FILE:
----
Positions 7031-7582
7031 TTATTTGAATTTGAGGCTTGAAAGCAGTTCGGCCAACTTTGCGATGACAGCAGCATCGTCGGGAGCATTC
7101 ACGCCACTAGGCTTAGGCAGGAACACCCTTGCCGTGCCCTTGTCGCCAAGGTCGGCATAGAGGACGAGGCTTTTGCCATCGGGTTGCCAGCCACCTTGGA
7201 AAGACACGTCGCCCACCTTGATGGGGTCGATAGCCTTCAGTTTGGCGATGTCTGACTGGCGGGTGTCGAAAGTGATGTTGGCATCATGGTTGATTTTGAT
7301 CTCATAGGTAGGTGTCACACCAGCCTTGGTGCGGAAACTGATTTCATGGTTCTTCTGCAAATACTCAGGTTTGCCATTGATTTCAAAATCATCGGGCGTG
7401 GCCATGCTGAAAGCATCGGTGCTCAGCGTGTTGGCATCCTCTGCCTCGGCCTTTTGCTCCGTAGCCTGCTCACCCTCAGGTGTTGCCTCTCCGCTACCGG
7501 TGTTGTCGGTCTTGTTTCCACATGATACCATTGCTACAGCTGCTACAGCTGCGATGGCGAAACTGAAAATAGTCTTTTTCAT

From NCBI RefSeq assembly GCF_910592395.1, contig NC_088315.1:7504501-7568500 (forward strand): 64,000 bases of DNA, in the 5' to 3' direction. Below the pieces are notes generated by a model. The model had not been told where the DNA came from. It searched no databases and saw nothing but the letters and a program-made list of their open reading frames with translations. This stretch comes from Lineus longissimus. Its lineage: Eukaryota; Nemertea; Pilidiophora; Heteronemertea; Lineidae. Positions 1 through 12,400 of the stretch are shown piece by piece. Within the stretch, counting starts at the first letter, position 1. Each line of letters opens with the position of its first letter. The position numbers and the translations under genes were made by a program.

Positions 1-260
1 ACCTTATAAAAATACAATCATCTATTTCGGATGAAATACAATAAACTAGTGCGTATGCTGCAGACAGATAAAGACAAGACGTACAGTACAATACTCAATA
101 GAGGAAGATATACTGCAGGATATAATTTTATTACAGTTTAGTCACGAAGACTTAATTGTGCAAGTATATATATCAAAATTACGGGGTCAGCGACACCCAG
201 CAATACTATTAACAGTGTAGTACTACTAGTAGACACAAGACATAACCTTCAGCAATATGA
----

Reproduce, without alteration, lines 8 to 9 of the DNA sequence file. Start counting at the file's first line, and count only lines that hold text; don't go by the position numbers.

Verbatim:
From NCBI RefSeq assembly GCF_910592395.1, contig NC_088315.1:7504501-7568500 (forward strand): 64,000 bases of DNA, in the 5' to 3' direction. Below the pieces are notes generated by a model. The model had not been told where the DNA came from. It searched no databases and saw nothing but the letters and a program-made list of their open reading frames with translations. This stretch comes from Lineus longissimus. Its lineage: Eukaryota; Nemertea; Pilidiophora; Heteronemertea; Lineidae. Positions 1 through 12,400 of the stretch are shown piece by piece. Within the stretch, counting starts at the first letter, position 1. Each line of letters opens with the position of its first letter. The position numbers and the translations under genes were made by a program.

Positions 1-260